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Nelson Mandela's Greek lawyer, George Bizos, "passed away" at the age of 92.

Featured Nelson Mandela's Greek lawyer, George Bizos, "passed away" at the age of 92.

The loss of Giorgos Bizos, an emblematic figure of the Greek community, who became widely known as the lawyer of Nelson Mandela who saved him from the death sentence, has caused a wave of mourning internationally.

George Bizos passed away at the age of 92, leaving behind a rich legacy of his work in the defense of human rights and especially as a fighter of the movement against South African apartheid.

"A sharp legal mind and architect of our constitution, he has made an incredible contribution to our democracy," Rafamoza said in a Twitter post.

Born and raised until the age of 13 in the village of Vasilitsi in Messinia, Bizos fled during the German Occupation to South Africa, where he studied law.

In an interview he gave to SBS Greek three years ago, he spoke about his first contact with the Greek element of the country when he first arrived in 1941.

"There were 145 Greek refugees, people from the Community and the Church were waiting for us at a small station outside Johannesburg."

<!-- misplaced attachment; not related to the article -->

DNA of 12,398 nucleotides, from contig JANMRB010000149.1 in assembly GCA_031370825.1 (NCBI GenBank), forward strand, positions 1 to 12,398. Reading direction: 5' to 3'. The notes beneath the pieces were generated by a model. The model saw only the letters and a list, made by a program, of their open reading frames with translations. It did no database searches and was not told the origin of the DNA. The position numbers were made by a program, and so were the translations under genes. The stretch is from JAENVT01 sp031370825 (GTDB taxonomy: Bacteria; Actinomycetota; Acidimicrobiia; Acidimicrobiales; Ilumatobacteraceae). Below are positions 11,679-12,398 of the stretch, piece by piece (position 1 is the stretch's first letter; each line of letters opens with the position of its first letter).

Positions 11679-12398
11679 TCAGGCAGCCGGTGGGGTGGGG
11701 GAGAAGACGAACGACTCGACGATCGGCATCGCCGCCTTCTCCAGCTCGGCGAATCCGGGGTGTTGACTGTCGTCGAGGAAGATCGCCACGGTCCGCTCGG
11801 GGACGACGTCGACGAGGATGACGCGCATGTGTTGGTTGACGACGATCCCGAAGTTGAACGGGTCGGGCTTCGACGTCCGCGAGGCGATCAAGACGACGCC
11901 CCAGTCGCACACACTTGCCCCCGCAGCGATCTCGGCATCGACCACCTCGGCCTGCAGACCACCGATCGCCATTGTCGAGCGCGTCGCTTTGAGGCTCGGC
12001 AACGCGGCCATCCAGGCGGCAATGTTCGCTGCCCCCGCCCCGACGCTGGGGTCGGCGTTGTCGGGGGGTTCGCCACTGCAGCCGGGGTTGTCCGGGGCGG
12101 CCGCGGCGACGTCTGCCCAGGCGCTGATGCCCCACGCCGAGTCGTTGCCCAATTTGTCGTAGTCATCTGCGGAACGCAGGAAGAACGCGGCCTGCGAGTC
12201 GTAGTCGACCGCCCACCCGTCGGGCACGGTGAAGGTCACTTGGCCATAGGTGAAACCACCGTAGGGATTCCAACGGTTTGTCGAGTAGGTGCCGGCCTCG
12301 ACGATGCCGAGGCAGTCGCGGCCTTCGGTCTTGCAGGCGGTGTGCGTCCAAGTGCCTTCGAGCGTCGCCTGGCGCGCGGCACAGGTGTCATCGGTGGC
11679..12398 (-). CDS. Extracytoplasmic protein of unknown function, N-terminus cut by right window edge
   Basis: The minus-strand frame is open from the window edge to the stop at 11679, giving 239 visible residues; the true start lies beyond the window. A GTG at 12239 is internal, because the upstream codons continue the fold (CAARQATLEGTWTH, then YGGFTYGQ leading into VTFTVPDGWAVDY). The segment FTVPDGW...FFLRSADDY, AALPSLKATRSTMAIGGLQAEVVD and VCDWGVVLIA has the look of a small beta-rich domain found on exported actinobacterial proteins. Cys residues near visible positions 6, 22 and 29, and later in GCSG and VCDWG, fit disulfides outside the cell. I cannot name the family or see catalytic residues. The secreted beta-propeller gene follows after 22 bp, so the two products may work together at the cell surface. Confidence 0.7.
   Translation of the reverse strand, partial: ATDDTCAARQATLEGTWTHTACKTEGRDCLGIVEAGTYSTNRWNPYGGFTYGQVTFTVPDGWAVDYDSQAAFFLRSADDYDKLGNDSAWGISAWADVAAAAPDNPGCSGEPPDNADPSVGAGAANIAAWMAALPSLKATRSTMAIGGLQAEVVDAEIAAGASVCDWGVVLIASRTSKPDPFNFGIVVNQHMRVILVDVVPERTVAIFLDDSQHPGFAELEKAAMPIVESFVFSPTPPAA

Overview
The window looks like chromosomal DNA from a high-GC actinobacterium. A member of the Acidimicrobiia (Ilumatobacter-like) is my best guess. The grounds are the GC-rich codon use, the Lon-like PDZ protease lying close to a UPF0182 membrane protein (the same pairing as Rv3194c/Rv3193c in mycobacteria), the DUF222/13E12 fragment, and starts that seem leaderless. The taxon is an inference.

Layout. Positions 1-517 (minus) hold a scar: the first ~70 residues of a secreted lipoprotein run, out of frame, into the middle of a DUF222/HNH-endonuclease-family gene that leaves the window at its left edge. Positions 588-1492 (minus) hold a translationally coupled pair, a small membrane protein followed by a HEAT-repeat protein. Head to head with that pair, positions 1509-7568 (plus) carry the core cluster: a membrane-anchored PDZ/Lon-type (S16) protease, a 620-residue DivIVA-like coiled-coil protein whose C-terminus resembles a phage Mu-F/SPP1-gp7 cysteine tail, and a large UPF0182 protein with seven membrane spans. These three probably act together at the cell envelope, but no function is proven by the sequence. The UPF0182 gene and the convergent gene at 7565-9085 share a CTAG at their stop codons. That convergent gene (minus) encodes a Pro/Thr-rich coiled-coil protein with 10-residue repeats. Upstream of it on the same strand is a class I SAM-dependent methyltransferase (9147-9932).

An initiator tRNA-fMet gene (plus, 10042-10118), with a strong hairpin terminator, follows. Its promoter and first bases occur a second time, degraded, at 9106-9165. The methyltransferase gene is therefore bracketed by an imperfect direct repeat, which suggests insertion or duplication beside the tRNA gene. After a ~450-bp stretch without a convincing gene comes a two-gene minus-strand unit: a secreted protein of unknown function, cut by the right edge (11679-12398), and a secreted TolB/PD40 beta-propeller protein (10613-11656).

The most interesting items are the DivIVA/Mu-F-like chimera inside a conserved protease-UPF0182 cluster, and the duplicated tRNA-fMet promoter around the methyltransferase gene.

He confessed that he did not know a trace of English at the time, but ended up studying law and representing in 1963 the leader of the anti-apartheid movement, Nelson Mandela.

In the legendary trial of Rivonia, he managed to save Mandela from the death sentence he was waiting for.

It is characteristic that Mandela calls him in his autobiography, "brother".

Giorgos Bizos' love for his homeland was unquenchable, with him even founding the first truly Greek school in South Africa, known as Sahati (South African Hellenic Educational and Technical Institute).

In 1974, the year he took the initiative, the school started with 54 enrollments, while in 2017 the students numbered 1,300, with 80% of them of Greek origin and the rest coming from 27 different nationalities!

"When they ask me 'are you Greek or South African?', I say 'I am a human being'", Bizos commented in 2017, declaring unequivocally, however, the pride for his origin.

"I say 'Long live Greece' ... because I have learned that Greece never dies."